The Matrix Revolutions

The most interesting thing I can tell you about The Matrix Revolutions is that I heard a rumor that co-creator Larry Wachowski is planning to have a sex change.

Anyway, Revolutions picks up where The Matrix Reloaded leaves off, almost to the second, but if you missed the previous outing then I imagine you'd have no interest in hearing about this one anyway, so there's no need to fill in the blanks. Suffice it to say that, as expected, like its predecessor (but unlike 1999's original Matrix, which is so solid compared to its messy sequels that I miss it now more than ever), Revolutions is a mishmash of cool ideas, flashy special effects, and cyberschlock.

The Wachowskis have outdone themselves only in writing dialogue that consists of wall-to-wall cliches. Really, I'm amazed. Every line is trite. As are the heroics of all the tiresome supporting characters that were introduced in Reloaded. In fact, Laurence Fishburne barely registers, and Carrie-Anne Moss and Keanu Reeves himself disappear for great lengths of time.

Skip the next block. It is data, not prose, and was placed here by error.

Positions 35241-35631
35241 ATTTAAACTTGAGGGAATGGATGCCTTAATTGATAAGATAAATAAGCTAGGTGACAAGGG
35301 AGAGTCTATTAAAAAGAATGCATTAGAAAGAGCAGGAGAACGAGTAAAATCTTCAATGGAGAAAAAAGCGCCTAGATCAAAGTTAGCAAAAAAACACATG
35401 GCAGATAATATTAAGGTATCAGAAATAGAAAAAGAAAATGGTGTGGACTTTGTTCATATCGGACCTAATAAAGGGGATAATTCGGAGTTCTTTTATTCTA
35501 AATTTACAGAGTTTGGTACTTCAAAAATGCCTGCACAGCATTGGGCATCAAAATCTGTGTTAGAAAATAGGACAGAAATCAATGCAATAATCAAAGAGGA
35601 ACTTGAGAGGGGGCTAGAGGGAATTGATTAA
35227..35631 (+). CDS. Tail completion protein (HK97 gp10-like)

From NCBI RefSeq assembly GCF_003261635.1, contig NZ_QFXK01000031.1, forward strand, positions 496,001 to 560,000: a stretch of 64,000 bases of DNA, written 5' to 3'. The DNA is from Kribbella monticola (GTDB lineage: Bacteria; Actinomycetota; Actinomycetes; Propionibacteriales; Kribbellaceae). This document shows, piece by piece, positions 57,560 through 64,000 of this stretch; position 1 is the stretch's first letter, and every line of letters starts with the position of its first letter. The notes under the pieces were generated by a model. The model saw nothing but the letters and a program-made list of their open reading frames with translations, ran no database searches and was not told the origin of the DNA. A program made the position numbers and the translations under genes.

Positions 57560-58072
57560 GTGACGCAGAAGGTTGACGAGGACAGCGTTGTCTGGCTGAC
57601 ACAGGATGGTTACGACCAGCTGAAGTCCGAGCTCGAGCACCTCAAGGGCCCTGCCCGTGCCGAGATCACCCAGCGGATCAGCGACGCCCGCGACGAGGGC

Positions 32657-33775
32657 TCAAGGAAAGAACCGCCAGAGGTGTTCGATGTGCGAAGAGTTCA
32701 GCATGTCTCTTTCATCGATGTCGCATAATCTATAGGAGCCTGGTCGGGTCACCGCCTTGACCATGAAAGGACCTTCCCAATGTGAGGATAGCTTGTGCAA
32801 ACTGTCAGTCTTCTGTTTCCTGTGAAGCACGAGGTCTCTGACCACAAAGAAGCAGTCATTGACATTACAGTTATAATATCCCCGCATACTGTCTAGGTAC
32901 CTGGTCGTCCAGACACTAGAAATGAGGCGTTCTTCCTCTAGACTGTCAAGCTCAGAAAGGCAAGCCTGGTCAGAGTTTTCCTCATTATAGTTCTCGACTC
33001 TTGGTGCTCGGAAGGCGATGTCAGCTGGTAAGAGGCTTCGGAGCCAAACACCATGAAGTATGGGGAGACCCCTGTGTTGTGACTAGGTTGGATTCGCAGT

Never trust any filmmakers who claim they always envisioned their work as a "trilogy". I suspect neither Wachowski really knew where to take their story after The Matrix made it big. So a lot of the ideas presented in the film were negated by its sequel, and now a lot of the ideas presented in that film are negated by this sequel. Which is especially shocking, since the latter two were made at the same time! But the subplots about the "Merovingian" and the "Key Maker" are quickly thrown out, as is the whole idea that it is The Matrix itself that must be stopped.

This time out, Agent Smith (Hugo Weaving, the only person involved in the franchise who seems to realize how goofy it is), who has replicated himself into such a huge virus that he literally takes over The Matrix, and may soon invade the "real" world as well, is the greatest threat to humanity. It's a little like George Orwell making the ultimate villain in 1984 not Big Brother but a government goon. The Wachowskis lose their own point, so we're left with nothing to think about – none of those "what if?" questions about the reality of existence, which was what turned on audiences in the first place. Even the kung fu seems like an afterthought.

The effects are better this time around than in the rushed Reloaded (the fight scene between the human survivors of Zion and the frightening Sentinels is great action), but see the movie only so you can cross The Matrix series off your to-do list, thankful that you don't have to wait until 2005 like with Star Wars.